Cruz is exactly 99 delegates behind Trump. Winning Florida would put him even with Trump. Going forward, they will be matched. Whether they’ll be neck and neck down to the convention depends on whether the primaries are open or closed. Here the Republican Party’s strategy of the open tent is revealed in all its stupidity and delusional ravings about winning Democrats, Independents, and most importantly, Hispanics.
It’s not going to happen. In open primaries, Trump generally wins. John McCain won in 2008 thanks to the open primaries. Nineteen states have open primaries. Texas is an open primary state, which Cruz won thanks to his status as a U.S. Senator. Virginia is open primary, although Rubio nearly beat him, losing within the margin of error.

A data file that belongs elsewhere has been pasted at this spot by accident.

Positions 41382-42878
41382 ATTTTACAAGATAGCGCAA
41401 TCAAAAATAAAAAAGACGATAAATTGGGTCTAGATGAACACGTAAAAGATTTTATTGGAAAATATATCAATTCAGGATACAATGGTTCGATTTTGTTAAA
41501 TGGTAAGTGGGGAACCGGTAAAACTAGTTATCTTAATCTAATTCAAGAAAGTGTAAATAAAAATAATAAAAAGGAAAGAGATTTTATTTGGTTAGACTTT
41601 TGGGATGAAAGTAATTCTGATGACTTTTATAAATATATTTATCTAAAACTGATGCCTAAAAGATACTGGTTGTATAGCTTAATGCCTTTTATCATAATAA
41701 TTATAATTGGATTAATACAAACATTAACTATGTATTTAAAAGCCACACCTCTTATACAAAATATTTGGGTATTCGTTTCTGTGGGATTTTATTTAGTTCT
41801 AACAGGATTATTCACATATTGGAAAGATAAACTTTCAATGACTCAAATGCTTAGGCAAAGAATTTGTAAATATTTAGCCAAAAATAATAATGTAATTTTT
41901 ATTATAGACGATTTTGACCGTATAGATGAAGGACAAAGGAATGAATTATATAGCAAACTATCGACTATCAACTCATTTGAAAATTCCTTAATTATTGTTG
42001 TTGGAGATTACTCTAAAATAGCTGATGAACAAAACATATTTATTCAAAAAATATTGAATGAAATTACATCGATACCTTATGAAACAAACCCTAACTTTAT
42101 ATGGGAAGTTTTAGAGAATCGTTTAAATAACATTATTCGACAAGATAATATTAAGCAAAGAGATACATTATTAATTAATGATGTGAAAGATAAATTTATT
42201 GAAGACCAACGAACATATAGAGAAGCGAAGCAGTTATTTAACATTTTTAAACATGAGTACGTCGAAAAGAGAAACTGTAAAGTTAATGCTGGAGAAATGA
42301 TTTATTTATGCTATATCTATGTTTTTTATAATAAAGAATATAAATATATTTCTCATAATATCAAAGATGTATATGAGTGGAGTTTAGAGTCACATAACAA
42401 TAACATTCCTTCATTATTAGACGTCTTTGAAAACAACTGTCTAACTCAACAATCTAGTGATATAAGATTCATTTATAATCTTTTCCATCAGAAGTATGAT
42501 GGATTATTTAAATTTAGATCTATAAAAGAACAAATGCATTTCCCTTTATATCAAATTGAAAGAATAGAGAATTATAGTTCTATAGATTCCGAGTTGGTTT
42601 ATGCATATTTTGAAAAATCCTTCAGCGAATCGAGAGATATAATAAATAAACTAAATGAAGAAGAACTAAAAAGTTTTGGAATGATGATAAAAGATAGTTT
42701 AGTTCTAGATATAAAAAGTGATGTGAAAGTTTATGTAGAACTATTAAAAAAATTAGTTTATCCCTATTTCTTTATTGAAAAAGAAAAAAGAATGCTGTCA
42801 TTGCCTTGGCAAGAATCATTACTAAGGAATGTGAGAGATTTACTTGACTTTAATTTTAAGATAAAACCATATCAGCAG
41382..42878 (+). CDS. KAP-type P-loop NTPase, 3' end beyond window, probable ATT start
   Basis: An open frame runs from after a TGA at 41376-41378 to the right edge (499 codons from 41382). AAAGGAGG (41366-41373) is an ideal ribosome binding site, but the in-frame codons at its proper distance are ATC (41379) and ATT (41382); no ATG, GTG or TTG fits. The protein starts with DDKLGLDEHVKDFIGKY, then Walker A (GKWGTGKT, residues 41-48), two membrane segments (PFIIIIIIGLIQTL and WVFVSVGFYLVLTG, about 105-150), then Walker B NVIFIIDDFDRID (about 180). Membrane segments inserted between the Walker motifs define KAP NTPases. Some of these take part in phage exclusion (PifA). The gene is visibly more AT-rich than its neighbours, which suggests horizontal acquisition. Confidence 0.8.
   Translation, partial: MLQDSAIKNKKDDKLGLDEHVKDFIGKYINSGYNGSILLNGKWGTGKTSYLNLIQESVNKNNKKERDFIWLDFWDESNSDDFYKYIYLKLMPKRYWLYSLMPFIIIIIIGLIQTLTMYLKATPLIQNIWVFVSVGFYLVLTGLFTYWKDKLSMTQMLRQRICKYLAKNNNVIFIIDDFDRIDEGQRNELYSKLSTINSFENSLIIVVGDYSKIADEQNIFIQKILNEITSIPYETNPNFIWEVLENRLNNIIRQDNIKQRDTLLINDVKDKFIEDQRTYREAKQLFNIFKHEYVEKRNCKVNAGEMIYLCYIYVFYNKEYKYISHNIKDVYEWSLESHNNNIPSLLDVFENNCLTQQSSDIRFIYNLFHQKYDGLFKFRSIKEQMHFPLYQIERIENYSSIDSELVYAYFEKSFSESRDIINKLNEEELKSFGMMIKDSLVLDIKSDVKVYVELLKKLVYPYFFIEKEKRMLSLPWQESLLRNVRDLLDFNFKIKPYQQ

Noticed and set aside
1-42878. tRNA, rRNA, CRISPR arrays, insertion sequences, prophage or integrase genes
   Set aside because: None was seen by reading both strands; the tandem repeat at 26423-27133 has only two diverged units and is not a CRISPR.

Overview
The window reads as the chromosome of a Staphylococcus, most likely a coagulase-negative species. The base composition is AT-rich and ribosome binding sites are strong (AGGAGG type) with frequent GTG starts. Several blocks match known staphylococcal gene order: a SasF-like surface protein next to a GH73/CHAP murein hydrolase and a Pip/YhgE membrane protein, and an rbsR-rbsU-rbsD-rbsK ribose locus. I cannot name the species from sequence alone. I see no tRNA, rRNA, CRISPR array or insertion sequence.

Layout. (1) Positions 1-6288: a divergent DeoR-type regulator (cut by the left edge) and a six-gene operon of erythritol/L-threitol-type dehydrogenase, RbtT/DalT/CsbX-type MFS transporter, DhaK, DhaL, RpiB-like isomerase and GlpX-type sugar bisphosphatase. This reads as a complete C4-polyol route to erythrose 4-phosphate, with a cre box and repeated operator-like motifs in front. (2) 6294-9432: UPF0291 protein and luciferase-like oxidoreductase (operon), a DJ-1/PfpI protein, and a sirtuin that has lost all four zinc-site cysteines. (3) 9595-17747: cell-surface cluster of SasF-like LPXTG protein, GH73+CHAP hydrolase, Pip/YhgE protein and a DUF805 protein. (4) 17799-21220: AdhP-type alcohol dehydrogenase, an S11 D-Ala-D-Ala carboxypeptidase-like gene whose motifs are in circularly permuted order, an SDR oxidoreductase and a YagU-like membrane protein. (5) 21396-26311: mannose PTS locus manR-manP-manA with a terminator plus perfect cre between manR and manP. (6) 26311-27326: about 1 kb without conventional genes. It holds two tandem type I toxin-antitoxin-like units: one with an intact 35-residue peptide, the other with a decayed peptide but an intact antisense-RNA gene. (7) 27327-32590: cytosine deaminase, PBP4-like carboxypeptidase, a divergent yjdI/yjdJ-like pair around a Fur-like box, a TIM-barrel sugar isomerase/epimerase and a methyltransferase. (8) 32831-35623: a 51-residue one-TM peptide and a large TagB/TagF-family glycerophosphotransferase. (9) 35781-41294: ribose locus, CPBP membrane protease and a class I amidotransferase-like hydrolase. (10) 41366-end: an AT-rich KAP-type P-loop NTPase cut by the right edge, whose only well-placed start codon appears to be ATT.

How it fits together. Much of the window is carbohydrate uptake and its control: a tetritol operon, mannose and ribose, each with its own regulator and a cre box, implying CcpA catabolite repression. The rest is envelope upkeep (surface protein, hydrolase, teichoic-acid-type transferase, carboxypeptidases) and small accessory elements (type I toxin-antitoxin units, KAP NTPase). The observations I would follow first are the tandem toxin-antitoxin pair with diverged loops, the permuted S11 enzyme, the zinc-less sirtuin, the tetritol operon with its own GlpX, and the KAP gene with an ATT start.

Alabama, Arkansas, Georgia, Illinois, Indiana, Kansas, Mass., Minnesota, Missouri, Mississippi, New Hampshire, North Carolina, Ohio, Oklahoma, South Carolina, Tennessee, Texas, Vermont, Virginia, and Wisconsin.
Trump has won, so far: Alabama, Arkansas, Georgia, Massachusetts, Mississippi, New Hampshire, South Carolina, Tennessee, Vermont, and Virginia. Rubio won Minnesota, Cruz won Kansas and Oklahoma.
That leaves 358 open primary delegates, all to one candidate:
Illinois March 15 – 69 delegates WTA
Indiana May 3 – 57 delegates WTA
Missouri March 15 – 52 delegates WTA
North Carolina March 15 – 72 delegates prop.
Ohio March 15 – 66 delegates WTA
Wisconsin April 5 – 42 delegates WTA
Kasich may be able to deny Trump the 66 delegates in Ohio. Illinois is an incredibly corrupt state, and Trump, being an incredibly corrupt beyond imagination candidate, will probably take Illinois. He took Michigan, which one would have thought would have gone to Kasich. If Kasich couldn’t take Michigan, he probably won’t be able to take Indiana, either, although that primary is far down the road.